- that he was not given access to his own disciplinary file in the attorney disciplinary committee - before, during and even AFTER his disciplinary proceedings concluded and when his disciplinary file became, to all who would want to see it, a public record pursuant to Judiciary Law 90(10);
- that somehow it does not constitute any constitutional violation where a member of attorney disciplinary committee engages in post-disbarment investigations - something that the same Judge Kahn said previously that may be a constitutional violation in his previous decision.
Judge Sharpe used the yet-unadjudicated Neroni v Zayas case to punish my husband with a PERMANENT draconian anti-filing injunction that had nothing to do with any possible rule of law (currently on appeal).
- that attorney disciplinary committees in the State of New York, and the attorney disciplinary committee of the Third Department, have absolutely no archives and no records of what they are doing and operate as a shadowy - and lethal - force under the rug of the judicial system, without any supervision and without any accounting for their actions;
- that the committee has absolutely no records of who voted to investigate or prosecute an attorney - and how that particular member of the committee voted;
- that when the committee tells the court, in sworn pleadings, to obtain public discipline of an attorney to the point of stripping the attorney of his hard-earned law license, reputation and any ability to earn a decent living for himself and his family (because a disbarred attorney is usually blacklisted and denied employment anywhere he turns), the committee may commit perjury left and right, because - see above - no archives exist, and there is no way for the disciplined attorney to obtain access to the archive to prove that.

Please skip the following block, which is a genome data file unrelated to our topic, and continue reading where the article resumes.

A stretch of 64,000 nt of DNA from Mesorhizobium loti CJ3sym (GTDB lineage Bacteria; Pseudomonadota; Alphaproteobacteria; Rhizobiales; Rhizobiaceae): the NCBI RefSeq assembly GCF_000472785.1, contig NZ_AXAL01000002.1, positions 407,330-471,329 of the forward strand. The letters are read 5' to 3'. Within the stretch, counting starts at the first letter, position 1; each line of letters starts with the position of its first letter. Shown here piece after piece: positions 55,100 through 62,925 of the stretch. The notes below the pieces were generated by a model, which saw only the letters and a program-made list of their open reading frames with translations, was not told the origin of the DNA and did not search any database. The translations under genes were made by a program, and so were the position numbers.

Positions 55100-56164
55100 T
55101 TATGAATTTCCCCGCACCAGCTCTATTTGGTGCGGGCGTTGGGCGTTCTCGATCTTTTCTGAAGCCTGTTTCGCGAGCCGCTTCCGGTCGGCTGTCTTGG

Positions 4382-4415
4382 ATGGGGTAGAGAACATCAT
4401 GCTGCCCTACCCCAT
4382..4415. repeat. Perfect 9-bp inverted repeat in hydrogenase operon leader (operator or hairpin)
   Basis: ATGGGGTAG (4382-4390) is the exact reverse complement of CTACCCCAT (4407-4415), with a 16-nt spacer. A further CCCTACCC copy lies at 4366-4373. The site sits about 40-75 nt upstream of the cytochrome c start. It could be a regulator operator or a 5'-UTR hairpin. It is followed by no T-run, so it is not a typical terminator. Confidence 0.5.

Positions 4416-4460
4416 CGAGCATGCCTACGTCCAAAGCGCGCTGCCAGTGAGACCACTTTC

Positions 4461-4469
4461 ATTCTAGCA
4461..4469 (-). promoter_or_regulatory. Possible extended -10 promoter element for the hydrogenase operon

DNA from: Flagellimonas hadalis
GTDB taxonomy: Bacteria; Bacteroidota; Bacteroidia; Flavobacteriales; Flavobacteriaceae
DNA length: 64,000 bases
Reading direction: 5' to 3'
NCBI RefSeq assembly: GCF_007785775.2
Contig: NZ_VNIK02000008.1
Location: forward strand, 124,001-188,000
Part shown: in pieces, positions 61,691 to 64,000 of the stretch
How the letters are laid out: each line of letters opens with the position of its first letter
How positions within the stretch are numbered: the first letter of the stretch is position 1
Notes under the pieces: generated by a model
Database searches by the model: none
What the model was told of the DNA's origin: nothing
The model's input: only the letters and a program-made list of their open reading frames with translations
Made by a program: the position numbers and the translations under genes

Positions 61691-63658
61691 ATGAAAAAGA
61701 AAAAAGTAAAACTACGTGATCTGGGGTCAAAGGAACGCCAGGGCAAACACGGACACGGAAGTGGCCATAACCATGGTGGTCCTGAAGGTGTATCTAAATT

- Freedom of Information Law (which was irrelevant to my husband's due process right of access to his own disciplinary file) is not applicable to the judiciary (that is correct), and, therefore, was not applicable to the Defendants - making them part of the judiciary (even though they acted in my husband's disciplinary case as prosecutors, and thus, part of an executive branch of the government);
- My husband (and, obviously, I as his attorney in federal court) is "confused" in arguing that, if the prosecutor is actually part of the same court that was adjudicating his disciplinary proceedings, the disciplinary committee was disqualified from proceeding as a prosecutor in that disciplinary proceedings.
The reason to prohibit ex parte communications to judges is obvious - there is no way to restore what occurred during those communications, and interested witnesses may not be relied upon to produce the record.